Friday, February 12, 2010

Figurative Sculpture

This will be the end of the ceramics stuff. Above is a tank for insects that I left outside during the winter and it fell apart. I had wanted to put a little dead bug driving it but never got around to it.

I did this sculpture of Hannya from a Japanese ghost story 3 years ago. She is always depicted as mean and scary, but in the story she doesn't really do anything evil. She just seem sad, lonely, and persecuted.

I did this Puss Moth caterpillar in a workshop with the sculptor Beth Cavener-Stichter. It's solid clay, and about 300 times life size and now it lives in my basement.

I had an instructor tell me that surrealism is for people who don't know what they want to do. This is definitely the case here. I sculpted the face in a life drawing class, and I liked it too much too scrap it, so I made it into this beetle carapace. The wings broke so many times before I fired it, I don't know how those guys at the Franklin Mint do it.

Thursday, February 11, 2010

Serving Vessels

I did a bunch of serving vessels along the same lines as the previous post, most of which are broken now.

This was a creamer and coffee jar set.
The top of this serving set was a bowl that could be flipped over.

Most of the previous work was wheel thrown, but the body of these mugs were slip cast from the filter of a Belgian gas mask.
Time for some more old stuff. I did a lot of ceramics when I first started college. One of the themes I focused on was robot armor for plants. If plants were going to make stuff, it would be made out of ceramics, right? See, it totally makes sense.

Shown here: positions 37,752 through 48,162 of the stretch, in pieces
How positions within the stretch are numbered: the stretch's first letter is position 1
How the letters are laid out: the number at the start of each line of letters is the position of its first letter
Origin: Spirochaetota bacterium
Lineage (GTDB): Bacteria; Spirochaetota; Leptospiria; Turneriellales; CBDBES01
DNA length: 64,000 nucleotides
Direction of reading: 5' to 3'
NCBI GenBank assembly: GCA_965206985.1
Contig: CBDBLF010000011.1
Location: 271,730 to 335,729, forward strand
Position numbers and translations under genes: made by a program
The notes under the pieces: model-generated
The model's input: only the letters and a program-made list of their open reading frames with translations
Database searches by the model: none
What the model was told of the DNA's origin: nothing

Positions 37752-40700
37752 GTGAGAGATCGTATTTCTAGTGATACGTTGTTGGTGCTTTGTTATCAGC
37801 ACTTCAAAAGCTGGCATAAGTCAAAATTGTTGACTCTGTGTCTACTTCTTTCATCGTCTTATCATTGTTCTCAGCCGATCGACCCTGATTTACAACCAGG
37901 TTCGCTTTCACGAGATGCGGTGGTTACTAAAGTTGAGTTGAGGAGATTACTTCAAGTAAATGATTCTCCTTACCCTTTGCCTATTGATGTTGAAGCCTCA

This last one was for the summer show at the Jake. It turned out to be too big and disassembled itself while on display.

Sunday, February 7, 2010

Pod Jr.

This is really old, but I've never put it on the net before. In 2004 my friend Becky and I bought an electric golf cart as transportation for Burning Man. I had a short time and REALLY limited budget to make it into a Jetson's style spaceship. That's me.
Here's the initial concept sketch I sent in to get a permit to drive on the playa.
First I bought a 4'x8' sheet of styrene for the skirt. I built a frame around the cart out of wood bolted on to the fiberglass body. I tried to find something that wasn't garbage cans for the engines, but time was not on my side and garbage cans were what they had at home depot.
I went to every Goodwill in Eugene, which has the best Goodwill's anywhere, and bought them out of vacuum hoses. My face burns with shame when I think of how much of this thing was held together with zip-ties. I think I used two cases of Ace hardware grey primer, which is secretly Krylon but cheaper.
We put as much lighting on as we dared run off it's little 12 volt battery. My wife here did most of the electrical work.
Here it is more or less done. Jessica there did the swank upholstery. My paint job sucked, but it would be covered in playa dust so quickly it didn't really matter. I finished the edges with split conduit and zip-ties again.
Here we are scooting about the playa. It handled like a donkey with fetal alcohol syndrome, and had no suspension to speak of, but it beat walking a mile to the honey bucket.
Some blurry night time shots.


So here is some more old stuff. I took a furniture design course when I was in school and these are a few pieces I made for that. The first is a stool made from 2x4's.